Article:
How can you measure the impact of your efforts?
That's the 400 billion dollar question that has the philanthropic world in a spin! Impact measurement is what grant makers are urged to consider when donating to nonprofits; in turn, nonprofits are required to show the impact of their donors' funds. It's a valid point but not as simple as it may seem. Some things are easier to measure than others.
For example, a four-year full scholarship including year-around housing for a former foster youth at SFSU cost a donor $50 K. At the same time, it costs taxpayers somewhere between $30K to $60K per year to keep that same person in prison. It's alarming to note that over half of the foster youth in this country end up in the prison after five years of leaving the foster system. The math is simple, the savings enormous, and, the impact obvious. But how can one really measure intangible and un- quantifiable impact of changing one person's life and the ripple effects of their transformation on others in their community? They pay it forward and the impact multiplies exponentially through the entire society.
The impact of documentary films is also difficult to measure. A well-investigated and researched documentary film can ignite the conversation about, for example, the effects of GMO on the environment or health, and ultimately become part of a movement to change consumer behavior that can in turn change the standards for the food supply chain. How can the impact of that one film be measured in the context of the larger movement? Who would take the credit? Does it matter? These are difficult questions to answer. At our foundation, we collect information about the impact of our support by getting involved with the organizations and learning from the inside. We are hands-on partners, making every effort to minimize the need for extensive reports, allowing the organizations to focus on the work that we so admire and wish to support. Clearly we cannot be involved at this level with every organization that we support at any given time, but we do a good job with most. We also do our due diligence by reviewing their tax returns and asking specific questions regarding their finances. There is no silver bullet. It's tough to measure the influence of the arts. And yet we believe in the power of art as an educational tool to increase cultural awareness, promote compassion and expand the mind.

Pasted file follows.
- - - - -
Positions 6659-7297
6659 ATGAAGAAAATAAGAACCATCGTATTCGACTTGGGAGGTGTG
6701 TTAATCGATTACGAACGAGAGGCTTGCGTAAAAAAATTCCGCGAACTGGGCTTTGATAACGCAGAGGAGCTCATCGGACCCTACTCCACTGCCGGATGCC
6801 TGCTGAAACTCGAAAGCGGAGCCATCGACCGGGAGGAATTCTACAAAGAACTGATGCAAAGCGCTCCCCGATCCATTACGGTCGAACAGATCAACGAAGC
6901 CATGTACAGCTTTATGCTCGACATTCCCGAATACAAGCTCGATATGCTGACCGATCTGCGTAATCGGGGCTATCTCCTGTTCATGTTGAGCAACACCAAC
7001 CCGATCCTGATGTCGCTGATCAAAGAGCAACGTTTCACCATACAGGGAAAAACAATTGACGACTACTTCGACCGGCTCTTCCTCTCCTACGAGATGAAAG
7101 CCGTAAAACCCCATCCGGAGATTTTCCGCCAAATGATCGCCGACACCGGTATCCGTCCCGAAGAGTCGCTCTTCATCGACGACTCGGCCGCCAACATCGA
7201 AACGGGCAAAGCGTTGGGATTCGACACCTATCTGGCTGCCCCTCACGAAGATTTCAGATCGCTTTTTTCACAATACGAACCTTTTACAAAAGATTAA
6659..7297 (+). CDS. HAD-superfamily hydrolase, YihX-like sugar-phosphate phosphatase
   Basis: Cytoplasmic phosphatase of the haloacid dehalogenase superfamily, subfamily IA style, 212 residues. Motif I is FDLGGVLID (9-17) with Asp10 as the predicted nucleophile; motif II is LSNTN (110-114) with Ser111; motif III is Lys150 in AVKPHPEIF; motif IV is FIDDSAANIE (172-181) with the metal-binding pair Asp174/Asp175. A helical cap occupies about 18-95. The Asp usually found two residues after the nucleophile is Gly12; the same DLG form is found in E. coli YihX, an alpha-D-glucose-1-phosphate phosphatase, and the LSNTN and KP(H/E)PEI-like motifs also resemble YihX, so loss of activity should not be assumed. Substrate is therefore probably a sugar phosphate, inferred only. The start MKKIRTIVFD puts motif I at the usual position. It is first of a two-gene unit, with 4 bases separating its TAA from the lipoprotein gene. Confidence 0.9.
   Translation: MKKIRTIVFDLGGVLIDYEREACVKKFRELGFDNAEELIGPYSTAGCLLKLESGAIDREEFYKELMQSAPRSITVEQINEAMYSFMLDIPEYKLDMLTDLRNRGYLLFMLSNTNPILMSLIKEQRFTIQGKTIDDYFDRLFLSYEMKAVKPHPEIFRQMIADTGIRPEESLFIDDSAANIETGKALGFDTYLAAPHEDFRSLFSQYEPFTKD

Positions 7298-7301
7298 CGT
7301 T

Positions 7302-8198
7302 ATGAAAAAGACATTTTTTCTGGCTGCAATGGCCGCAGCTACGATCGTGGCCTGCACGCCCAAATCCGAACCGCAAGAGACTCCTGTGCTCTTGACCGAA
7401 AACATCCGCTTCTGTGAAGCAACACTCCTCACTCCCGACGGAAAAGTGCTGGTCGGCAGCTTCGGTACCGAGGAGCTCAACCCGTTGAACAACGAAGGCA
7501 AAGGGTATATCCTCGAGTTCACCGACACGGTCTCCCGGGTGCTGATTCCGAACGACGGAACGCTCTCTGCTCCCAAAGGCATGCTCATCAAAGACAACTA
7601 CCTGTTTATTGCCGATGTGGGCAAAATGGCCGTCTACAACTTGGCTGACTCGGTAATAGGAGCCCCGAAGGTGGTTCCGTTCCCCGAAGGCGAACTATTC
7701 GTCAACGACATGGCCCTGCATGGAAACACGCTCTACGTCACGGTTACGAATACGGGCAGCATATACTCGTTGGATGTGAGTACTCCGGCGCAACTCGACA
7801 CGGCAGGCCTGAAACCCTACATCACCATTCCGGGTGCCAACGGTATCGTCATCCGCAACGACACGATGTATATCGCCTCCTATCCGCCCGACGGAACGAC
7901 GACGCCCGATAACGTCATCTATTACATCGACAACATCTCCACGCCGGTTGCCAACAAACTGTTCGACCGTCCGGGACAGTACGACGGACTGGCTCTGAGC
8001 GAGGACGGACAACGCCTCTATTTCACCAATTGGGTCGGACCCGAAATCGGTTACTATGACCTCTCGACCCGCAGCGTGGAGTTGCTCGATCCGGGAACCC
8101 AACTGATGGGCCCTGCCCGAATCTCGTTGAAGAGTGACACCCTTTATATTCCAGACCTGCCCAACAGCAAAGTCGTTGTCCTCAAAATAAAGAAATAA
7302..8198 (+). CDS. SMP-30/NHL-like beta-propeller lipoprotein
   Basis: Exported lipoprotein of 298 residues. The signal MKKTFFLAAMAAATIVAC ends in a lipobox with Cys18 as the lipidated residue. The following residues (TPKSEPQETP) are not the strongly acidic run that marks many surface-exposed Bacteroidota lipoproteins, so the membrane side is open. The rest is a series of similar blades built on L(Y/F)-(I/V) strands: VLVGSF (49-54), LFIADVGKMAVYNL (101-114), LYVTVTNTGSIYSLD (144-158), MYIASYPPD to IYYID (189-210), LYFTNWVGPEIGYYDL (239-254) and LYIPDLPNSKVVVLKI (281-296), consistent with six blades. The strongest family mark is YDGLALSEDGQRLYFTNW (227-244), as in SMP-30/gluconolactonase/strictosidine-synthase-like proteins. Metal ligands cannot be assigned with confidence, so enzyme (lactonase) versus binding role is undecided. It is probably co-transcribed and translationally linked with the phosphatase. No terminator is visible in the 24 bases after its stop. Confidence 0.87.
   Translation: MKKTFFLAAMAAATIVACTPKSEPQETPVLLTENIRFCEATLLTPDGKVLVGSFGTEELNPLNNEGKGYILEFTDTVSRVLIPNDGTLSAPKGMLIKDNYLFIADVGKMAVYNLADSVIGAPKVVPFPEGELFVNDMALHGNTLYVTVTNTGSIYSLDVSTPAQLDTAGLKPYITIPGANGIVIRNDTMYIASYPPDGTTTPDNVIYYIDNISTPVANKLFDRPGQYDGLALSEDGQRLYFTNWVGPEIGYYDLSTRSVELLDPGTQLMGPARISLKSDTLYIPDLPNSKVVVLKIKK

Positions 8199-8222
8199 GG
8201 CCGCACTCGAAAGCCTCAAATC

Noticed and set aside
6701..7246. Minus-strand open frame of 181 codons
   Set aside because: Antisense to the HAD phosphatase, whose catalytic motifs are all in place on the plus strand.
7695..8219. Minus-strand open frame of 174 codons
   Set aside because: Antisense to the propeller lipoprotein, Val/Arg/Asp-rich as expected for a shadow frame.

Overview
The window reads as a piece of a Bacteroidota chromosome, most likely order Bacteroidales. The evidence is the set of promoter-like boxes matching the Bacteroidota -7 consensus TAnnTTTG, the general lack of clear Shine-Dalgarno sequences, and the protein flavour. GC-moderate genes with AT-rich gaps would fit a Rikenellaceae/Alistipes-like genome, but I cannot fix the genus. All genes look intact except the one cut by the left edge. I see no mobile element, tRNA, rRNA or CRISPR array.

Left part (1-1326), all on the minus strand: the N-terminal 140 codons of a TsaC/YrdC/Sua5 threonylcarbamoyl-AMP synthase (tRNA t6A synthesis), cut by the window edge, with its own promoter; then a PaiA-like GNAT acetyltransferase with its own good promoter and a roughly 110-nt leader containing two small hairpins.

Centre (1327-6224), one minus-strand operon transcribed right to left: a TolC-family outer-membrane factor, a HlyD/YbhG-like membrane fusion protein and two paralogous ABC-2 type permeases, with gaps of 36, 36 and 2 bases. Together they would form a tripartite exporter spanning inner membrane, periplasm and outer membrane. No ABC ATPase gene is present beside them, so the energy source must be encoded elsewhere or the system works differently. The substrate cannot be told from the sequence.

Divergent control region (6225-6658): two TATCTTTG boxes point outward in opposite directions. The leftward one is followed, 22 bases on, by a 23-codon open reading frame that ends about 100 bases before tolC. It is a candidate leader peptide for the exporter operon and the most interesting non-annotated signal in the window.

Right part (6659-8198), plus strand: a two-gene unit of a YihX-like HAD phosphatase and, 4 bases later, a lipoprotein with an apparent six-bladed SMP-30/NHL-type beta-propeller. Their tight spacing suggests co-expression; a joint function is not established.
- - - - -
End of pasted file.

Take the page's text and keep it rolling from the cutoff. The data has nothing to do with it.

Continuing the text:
How does your experience as a businesswoman inform your work in the non-profit world?
In the for-profit sector, you have to start with a business plan, find a void in the market, identify your niche and competitive advantage, have a strategy, build your infrastructure, and come up with the capital to start. Many of the non-profits are heart- and mission-driven and their Executive Directors often don't have the business experience of running an organization. This is why the top business schools in the country are increasingly offering programs that are specifically targeted to non-profit executives. For a family foundation like ours, it's different because there is no fund raising involved since the funding comes from one source. This can create a problem with accountability, but it also increases flexibility. I am conscious of such problems and utilize best practices from the for-profit world in managing our organization. It's a privilege to benefit from business experience and apply it to doing social good.